Starship staff get simulator baby

Starship staff get simulator baby

Imagine being faced with a baby, struggling to breathe. They've suffered severe trauma. Imagine you're the doctor or nurse who has to stay calm and save this life.

Auckland's Starship Hospital has just taken delivery of a special new baby -- a simulator baby, which helps to train paediatric doctors and nurses in medical emergencies.

SIM Baby is capable of recreating a raft of medical scenarios in a real-life way, from cardiac arrest to major trauma or a serious infection.

"When things happen they happen fast and they're obviously pretty serious and important.

"The challenge is to get people get enough exposure to rare things that happen, and that's why we've chosen simulation," says Starship's emergency department clinical director Dr Mike Shepherd.

Clinical teams can practise putting in breathing tubes and drips, giving fluid and medication, and even putting in a chest drain. It's the equivalent of a flight simulator for pilots, and allows staff to practise with some rare situations.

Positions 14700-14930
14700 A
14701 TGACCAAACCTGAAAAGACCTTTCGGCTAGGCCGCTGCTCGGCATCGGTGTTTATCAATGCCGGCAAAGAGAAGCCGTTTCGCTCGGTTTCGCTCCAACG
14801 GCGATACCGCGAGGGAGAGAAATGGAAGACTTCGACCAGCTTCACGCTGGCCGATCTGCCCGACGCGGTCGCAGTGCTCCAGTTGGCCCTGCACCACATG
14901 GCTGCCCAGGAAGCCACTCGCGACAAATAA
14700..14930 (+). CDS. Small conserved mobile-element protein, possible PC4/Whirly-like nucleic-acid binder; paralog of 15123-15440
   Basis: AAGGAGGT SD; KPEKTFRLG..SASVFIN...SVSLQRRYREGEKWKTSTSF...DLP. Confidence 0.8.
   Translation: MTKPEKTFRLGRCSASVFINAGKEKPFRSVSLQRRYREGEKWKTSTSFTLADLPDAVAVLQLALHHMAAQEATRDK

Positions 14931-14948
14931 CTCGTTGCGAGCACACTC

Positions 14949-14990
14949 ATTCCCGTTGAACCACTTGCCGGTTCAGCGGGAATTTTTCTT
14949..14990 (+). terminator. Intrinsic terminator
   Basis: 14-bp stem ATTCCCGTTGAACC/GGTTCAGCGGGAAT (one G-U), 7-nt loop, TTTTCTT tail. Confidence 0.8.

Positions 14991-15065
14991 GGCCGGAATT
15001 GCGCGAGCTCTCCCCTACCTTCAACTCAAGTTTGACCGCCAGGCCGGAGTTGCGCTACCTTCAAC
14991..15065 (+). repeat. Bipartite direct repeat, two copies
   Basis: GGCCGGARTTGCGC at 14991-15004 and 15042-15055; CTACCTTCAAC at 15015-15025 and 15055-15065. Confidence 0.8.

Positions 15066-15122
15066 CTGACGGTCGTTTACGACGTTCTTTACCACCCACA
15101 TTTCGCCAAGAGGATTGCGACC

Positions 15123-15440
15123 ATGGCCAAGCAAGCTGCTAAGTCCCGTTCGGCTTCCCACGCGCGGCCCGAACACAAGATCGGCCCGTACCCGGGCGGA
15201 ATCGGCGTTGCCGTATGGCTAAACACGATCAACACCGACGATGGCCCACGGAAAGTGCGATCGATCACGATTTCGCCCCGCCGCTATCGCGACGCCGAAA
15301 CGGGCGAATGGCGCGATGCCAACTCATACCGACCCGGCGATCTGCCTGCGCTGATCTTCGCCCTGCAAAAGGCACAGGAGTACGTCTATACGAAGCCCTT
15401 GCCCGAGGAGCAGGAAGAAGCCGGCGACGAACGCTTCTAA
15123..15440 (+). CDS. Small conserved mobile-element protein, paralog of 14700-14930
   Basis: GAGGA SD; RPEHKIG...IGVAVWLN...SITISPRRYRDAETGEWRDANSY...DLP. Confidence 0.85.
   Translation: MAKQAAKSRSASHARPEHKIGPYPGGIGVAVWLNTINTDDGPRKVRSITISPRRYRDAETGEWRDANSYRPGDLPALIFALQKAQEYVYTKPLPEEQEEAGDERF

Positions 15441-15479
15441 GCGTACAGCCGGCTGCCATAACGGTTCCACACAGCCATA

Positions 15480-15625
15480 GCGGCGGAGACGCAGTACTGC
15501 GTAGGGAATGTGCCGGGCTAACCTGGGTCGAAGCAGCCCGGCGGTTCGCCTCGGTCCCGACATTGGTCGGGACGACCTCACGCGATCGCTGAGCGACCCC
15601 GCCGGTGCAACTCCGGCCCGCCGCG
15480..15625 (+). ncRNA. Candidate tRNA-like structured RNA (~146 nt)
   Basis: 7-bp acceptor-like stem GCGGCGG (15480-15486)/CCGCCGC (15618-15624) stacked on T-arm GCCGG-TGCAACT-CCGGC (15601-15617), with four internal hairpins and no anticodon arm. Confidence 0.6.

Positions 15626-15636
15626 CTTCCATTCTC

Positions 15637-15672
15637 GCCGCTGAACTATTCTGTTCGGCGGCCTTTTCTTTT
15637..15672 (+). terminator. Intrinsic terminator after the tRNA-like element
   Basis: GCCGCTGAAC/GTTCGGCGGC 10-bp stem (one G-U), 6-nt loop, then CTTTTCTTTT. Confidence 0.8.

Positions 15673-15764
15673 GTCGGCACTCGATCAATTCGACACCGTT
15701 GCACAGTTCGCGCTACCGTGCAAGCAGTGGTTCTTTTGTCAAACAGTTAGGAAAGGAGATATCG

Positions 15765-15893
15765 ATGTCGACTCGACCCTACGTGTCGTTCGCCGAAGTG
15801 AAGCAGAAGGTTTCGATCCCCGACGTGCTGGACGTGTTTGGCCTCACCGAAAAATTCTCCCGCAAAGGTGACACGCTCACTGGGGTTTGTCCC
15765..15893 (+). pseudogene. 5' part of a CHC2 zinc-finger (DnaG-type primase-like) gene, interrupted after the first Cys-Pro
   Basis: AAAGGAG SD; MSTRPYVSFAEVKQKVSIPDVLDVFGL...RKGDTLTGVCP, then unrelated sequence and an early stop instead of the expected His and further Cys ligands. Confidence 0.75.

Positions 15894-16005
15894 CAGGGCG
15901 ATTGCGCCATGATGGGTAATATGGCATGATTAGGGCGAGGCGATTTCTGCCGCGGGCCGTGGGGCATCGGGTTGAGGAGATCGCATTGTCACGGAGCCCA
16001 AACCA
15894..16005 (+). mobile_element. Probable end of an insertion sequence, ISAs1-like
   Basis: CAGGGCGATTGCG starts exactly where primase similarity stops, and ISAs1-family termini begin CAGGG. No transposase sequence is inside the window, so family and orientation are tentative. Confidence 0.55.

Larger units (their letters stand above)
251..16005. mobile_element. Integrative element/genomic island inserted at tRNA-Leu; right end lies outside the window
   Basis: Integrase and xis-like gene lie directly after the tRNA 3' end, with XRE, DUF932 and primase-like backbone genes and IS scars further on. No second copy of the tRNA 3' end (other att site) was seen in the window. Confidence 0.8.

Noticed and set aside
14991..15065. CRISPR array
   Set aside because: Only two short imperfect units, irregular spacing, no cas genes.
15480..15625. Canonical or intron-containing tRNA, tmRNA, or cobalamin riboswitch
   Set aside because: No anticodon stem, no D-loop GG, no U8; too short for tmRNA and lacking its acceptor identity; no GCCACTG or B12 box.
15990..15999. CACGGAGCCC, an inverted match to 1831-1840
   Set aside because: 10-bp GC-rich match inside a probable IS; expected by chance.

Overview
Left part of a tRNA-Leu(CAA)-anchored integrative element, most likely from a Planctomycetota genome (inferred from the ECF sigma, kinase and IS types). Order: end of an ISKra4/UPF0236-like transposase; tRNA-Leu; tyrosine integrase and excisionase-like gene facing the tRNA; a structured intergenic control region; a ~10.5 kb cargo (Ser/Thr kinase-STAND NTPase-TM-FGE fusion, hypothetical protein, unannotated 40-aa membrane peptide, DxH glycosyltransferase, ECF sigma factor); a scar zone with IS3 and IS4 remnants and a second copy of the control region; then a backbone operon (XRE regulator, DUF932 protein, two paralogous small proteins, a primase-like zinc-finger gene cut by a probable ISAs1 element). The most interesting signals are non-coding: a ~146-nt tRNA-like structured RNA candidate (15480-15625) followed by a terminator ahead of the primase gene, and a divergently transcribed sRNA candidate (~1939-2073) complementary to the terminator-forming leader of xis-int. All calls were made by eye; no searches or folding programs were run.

"It might only be something they get to do once every couple of years, and so you don't wait for two years to do that training; you need to do it so that you're ready when it happens. 

"So you practise before game time so that you're slick and co-ordinated and efficient.  And it makes a difference; it saves kids' lives," says Trish Wood, Starship nurse educator.

The beeping machines, the crying, the fighting for breath, all add to the realism.

"The mannequin becomes a child. They buy into the realism and then they care for that with all the emotion, stress and excitement that they will within a normal situation," says Ms Wood.

Dr Shepherd says staff feel like they're in a real-life event.

"That allows us to train teams together and people to work together and to practise the skills and knowledge that they need."

The SIM Baby cost $85,000 and was donated by New World. Further funding from Mercury Energy will allow Starship to roll out its world-class paediatric simulation training programme to more hospitals around the country.

Dr Shepherd and Ms Wood are heading to Glasgow this weekend for the International Paediatric Simulation Conference.